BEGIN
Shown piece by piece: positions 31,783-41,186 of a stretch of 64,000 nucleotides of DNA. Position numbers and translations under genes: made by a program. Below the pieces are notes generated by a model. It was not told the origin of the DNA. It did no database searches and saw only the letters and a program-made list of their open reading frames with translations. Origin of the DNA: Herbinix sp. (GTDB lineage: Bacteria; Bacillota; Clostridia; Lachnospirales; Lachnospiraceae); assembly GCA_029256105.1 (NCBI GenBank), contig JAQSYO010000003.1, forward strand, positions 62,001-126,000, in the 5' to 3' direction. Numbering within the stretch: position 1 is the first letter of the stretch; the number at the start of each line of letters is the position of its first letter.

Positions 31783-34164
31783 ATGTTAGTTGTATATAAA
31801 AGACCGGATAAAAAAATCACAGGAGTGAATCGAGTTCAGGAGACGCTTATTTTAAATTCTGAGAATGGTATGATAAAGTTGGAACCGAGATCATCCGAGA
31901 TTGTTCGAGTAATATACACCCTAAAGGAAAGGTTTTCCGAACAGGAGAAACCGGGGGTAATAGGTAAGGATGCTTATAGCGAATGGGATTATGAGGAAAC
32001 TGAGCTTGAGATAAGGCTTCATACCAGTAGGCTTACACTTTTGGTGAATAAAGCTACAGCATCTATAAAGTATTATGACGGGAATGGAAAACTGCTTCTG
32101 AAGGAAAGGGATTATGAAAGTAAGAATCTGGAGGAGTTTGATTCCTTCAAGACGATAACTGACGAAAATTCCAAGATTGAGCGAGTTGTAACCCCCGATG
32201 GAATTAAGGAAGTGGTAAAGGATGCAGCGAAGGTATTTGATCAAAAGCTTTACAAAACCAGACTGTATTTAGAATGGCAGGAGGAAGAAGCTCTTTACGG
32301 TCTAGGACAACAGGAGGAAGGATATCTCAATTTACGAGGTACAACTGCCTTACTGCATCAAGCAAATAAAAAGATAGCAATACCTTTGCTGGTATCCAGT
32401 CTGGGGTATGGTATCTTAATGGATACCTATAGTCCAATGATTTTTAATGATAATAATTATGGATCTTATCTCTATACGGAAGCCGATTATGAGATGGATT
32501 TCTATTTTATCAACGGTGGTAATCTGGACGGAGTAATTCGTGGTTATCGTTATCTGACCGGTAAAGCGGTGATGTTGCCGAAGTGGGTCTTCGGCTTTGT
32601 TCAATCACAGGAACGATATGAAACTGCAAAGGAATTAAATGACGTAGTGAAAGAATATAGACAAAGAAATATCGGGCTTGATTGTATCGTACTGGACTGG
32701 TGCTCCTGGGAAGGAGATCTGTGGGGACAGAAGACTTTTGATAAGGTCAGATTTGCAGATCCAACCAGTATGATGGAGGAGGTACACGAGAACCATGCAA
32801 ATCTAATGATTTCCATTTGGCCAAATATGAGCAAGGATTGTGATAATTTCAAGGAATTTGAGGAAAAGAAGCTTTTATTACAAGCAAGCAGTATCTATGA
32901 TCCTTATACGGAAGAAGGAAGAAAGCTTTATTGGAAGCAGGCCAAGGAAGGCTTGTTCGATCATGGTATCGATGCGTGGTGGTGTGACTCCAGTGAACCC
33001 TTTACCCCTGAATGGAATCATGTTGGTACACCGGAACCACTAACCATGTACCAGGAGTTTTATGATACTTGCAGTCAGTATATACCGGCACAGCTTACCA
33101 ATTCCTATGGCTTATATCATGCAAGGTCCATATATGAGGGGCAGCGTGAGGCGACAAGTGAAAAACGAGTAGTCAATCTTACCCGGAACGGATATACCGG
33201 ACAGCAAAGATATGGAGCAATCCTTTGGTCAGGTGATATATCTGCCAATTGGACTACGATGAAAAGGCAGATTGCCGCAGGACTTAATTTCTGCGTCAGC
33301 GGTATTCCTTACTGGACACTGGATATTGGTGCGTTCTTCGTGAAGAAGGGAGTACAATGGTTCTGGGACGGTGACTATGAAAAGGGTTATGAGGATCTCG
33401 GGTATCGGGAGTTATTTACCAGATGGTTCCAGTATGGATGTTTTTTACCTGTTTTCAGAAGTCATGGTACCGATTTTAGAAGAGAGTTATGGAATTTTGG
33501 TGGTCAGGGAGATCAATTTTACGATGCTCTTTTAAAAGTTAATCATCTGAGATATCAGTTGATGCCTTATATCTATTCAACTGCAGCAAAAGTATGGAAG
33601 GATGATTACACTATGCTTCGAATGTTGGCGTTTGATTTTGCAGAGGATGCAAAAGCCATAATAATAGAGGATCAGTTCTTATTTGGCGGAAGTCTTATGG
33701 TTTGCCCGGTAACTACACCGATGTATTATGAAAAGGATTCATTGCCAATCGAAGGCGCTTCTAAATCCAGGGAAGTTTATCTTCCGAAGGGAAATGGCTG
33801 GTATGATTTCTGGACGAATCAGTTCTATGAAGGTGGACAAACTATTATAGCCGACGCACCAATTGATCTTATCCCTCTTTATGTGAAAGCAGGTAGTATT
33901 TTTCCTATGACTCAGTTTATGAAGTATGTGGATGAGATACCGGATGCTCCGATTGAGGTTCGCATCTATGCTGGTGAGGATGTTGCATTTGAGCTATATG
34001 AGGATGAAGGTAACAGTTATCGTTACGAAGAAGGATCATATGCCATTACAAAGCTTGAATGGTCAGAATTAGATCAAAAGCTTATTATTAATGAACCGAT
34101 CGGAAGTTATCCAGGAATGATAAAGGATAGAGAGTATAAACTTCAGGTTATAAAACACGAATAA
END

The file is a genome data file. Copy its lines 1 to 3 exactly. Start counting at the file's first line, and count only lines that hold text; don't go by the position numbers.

Shown piece by piece: positions 31,783-41,186 of a stretch of 64,000 nucleotides of DNA. Position numbers and translations under genes: made by a program. Below the pieces are notes generated by a model. It was not told the origin of the DNA. It did no database searches and saw only the letters and a program-made list of their open reading frames with translations. Origin of the DNA: Herbinix sp. (GTDB lineage: Bacteria; Bacillota; Clostridia; Lachnospirales; Lachnospiraceae); assembly GCA_029256105.1 (NCBI GenBank), contig JAQSYO010000003.1, forward strand, positions 62,001-126,000, in the 5' to 3' direction. Numbering within the stretch: position 1 is the first letter of the stretch; the number at the start of each line of letters is the position of its first letter.

Positions 31783-34164
31783 ATGTTAGTTGTATATAAA